Another week, another new Audi. Two new Audis, in fact. The German car maker has announced a couple more additions to its Q line up of SUVs. The Q4 is a coupe-SUV hybrid that will go up against the BMW X4 and Mercedes GLC Coupe. As its name suggests, it’ll be positioned between the compact Q3 and bigger Q5. At the other end of the scale is the Q8, which will go head to head against the Range Rover. It’s lower and sleeker than the Q7 Audi is also producing. In concept form, it sat only four people, although it seems likely the production version will be a five seater. There’s a 630 litre boot as well. Eagle eyed Audi followers will notice the only SUV slots left to fill are the Q1 and Q6. Watch this space...
Standing out from the crowd on Tinder can be tough, but with the help of Microsoft PowerPoint a British student has managed just that – and gone viral in the process.Sam Dixey, a 21-year-old studying at Leeds University, made a six-part slideshow entitled “Why you should swipe right” – using pictures and bullet points to shrewdly persuade potential dates to match with him on the dating app. The slideshow includes discussion of his social life and likes, such as “petting doggos” and “laser tag”, and “other notable qualities and skills” – such as being “not the worst at sex” and “generous when drunk”.It even has reviews mocked up from sources such as “Donald Trump”, “Leonardo Di Capri Sun” and “The Times Guide to Pancakes 2011”.Sam told the Press Association the six-slide presentation only took about 20 minutes to make and “started off as a joke”.However, since being posted to Twitter by fellow Tinder user Gracie Barrow, Sam’s slideshow has been shared tens of thousands of times across social media.So, it’s got the seal of approval form Gracie, but how has the slideshow fared on Tinder? “I’d have to say it has been pretty successful,” Sam said. “Definitely a clear correlation of matches and dates beforehand to afterwards.“Most of the responses tend to revolve around people saying ‘I couldn’t help swipe right 10/10’ but I’ve had some people go the extra mile and message me on Facebook.“Plus some people have recognised me outside, in the library and on dates.”A resounding success.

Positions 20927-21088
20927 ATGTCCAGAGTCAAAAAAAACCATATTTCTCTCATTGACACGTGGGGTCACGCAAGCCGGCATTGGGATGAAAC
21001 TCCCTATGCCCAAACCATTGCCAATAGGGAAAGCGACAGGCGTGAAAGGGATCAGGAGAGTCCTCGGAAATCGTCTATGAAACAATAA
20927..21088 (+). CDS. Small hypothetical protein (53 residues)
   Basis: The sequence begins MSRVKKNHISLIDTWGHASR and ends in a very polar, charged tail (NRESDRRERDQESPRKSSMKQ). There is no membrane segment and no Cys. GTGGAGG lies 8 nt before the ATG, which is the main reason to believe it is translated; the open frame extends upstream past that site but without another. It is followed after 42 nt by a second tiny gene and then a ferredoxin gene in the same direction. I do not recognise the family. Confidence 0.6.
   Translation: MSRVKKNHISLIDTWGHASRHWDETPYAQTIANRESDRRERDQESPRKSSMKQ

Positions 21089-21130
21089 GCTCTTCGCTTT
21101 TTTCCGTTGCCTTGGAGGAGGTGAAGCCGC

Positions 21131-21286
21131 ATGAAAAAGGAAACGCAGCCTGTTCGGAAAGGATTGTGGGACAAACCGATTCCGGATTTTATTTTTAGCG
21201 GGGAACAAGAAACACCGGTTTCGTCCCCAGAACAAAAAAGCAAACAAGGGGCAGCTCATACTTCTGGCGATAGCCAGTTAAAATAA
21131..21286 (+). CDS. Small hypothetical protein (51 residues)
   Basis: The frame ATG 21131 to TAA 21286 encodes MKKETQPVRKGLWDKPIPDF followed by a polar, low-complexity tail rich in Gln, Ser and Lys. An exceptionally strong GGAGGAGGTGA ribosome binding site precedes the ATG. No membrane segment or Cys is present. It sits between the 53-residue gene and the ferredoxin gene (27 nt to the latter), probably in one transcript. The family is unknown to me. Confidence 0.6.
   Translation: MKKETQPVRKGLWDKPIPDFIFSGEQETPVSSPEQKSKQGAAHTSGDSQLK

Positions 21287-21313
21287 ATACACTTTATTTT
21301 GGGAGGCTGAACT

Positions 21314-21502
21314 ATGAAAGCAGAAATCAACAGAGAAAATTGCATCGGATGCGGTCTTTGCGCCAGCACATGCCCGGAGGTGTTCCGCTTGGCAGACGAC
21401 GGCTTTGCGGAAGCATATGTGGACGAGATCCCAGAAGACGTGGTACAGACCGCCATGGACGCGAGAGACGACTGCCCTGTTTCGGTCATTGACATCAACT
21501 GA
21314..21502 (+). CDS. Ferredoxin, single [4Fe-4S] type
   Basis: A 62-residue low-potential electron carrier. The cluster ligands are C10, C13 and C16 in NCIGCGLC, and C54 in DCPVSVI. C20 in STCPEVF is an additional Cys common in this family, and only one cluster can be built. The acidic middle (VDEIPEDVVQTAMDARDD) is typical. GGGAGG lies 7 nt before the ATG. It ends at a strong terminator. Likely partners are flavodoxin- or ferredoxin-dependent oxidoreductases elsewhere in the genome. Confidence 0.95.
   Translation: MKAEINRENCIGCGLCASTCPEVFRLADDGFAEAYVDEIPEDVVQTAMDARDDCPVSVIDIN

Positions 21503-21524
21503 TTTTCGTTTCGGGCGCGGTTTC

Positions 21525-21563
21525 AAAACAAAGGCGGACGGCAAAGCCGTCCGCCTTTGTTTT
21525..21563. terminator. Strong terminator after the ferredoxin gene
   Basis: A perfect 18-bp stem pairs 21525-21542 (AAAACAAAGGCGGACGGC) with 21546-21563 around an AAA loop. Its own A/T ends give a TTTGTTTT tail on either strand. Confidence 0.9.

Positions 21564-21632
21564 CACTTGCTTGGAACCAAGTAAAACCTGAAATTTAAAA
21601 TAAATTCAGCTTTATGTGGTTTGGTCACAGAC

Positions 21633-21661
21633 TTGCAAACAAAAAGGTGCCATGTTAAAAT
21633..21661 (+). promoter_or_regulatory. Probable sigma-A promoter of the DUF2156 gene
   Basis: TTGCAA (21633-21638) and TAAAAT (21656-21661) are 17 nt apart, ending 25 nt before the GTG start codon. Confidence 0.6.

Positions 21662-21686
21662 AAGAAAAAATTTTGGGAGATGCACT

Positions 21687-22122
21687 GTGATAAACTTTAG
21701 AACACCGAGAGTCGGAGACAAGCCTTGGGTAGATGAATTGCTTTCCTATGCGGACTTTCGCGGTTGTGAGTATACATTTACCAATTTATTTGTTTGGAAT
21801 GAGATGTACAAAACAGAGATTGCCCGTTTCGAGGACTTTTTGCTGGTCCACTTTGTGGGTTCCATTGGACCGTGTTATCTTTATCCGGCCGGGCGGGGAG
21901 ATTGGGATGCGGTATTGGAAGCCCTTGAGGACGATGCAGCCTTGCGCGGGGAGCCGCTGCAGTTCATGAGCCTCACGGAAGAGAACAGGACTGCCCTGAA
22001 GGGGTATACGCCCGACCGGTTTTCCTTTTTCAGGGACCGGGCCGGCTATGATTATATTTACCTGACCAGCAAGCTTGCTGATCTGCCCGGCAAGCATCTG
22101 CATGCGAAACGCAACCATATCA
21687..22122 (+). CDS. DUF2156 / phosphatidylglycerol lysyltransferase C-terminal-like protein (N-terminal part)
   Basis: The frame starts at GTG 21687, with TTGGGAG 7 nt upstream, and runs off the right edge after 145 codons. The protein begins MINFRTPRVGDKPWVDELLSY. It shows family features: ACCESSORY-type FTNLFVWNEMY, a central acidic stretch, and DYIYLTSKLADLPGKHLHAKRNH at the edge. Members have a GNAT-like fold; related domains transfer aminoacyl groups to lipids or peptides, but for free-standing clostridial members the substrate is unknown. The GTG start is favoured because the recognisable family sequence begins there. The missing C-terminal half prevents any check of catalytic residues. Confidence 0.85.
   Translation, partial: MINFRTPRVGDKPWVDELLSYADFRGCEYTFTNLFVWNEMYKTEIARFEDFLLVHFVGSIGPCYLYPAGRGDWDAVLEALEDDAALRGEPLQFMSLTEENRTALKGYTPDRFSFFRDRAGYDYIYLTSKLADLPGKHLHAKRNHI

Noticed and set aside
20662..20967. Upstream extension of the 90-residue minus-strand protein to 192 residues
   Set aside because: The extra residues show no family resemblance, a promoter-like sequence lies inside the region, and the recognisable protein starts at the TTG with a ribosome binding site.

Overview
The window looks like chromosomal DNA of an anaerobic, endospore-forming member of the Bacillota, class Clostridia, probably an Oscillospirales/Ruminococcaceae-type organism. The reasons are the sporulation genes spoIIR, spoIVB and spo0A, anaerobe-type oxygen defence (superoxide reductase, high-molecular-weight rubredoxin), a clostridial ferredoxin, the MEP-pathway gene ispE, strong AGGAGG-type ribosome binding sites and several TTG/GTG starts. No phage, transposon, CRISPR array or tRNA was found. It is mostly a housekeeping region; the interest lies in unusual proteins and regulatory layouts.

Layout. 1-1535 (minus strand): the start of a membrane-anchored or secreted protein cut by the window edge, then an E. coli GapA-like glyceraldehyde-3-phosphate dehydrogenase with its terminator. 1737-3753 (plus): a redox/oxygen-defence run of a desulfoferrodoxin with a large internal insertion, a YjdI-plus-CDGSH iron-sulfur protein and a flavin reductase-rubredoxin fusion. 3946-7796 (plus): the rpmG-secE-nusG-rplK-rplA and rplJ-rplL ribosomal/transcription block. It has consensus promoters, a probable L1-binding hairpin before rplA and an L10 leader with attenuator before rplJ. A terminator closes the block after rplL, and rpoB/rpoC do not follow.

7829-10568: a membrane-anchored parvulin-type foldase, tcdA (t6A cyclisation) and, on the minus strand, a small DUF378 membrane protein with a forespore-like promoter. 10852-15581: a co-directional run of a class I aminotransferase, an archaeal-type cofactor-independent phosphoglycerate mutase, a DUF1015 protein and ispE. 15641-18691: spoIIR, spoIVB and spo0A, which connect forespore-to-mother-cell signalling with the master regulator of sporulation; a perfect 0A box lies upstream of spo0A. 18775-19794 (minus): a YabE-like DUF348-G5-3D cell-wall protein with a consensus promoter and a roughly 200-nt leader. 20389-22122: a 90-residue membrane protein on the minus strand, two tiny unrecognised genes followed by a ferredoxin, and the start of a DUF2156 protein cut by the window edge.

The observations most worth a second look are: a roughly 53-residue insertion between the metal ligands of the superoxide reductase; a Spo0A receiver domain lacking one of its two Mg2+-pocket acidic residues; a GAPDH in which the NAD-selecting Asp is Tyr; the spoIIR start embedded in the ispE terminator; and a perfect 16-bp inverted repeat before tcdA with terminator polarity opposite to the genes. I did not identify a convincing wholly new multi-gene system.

Audi’s relentless release of new models continues with the launch of its smallest SUV. The Q2 goes on sale in the UK next week with prices starting at £22,380. There’s an extensive selection of petrol and diesel power trains as well as the option of front or Quattro four-wheel drive. More models will be added to the range later on, including powerful SQ2 and RSQ2 versions. Aimed squarely at a younger audience, the Q2 has bolder, sharper lines and a different shape to Audi’s bigger SUVs, the Q3, Q5 and Q7. Although it’s clearly meant more for buzzing around cities than growling across farmland, cladding and skid plates lend it an aura of ruggedness. Audi is also offering a range of vibrant colours to deepen the Q2’s appeal to youthful buyers. The interior is as plush as you’d expect from Audi, justifying its price hike over similarly sized SUVs like the Nissan Juke and Honda HR-V. The materials are high quality – softtouch plastics, leather on higher spec cars and brushed aluminium trim elements all blended into a smart-looking package. As standard, drivers get a seven-inch infotainment screen on top of the dashboard. It’s operated through Audi’s rotary dial system that’s far more intuitive and easier to use when on the move than rivals’ touchscreen systems. Among the many options is Audi’s excellent Virtual Cockpit - a 12.3in screen that replaces the manual instruments behind the steering wheel. Overall, the Q2 is 4.7in shorter than the A3 hatchback, but Audi says there’s enough leg and headroom for two adult passengers in the back. Boot space comes in at 405 litres – 50 more than you’ll find in the A3 hatchback and rival Nissan Juke, although it trails the Mini Countryman by the same amount. To begin with, the only diesel option is a 1.6 litre with 114bhp, although a more powerful 184bhp 2.0 litre unit will be added to the range soon. Similarly, the petrol engine range is limited for now but will be expanded by the end of the year. The 1.4 litre, 148bhp unit offered now will be joined by 1.0 litre, 114bhp three cylinder turbo and 2.0 litre, 187bhp options – the latter coming with an S-Tronic automatic gearbox. When it arrives the 1.0 litre petrol version will be the cheapest model in the range with a price tag of £20,230. Courier Motoring has yet to get its hands on the car but early reviews have been very positive and Audi looks to have yet another winner on its hands. firstname.lastname@example.org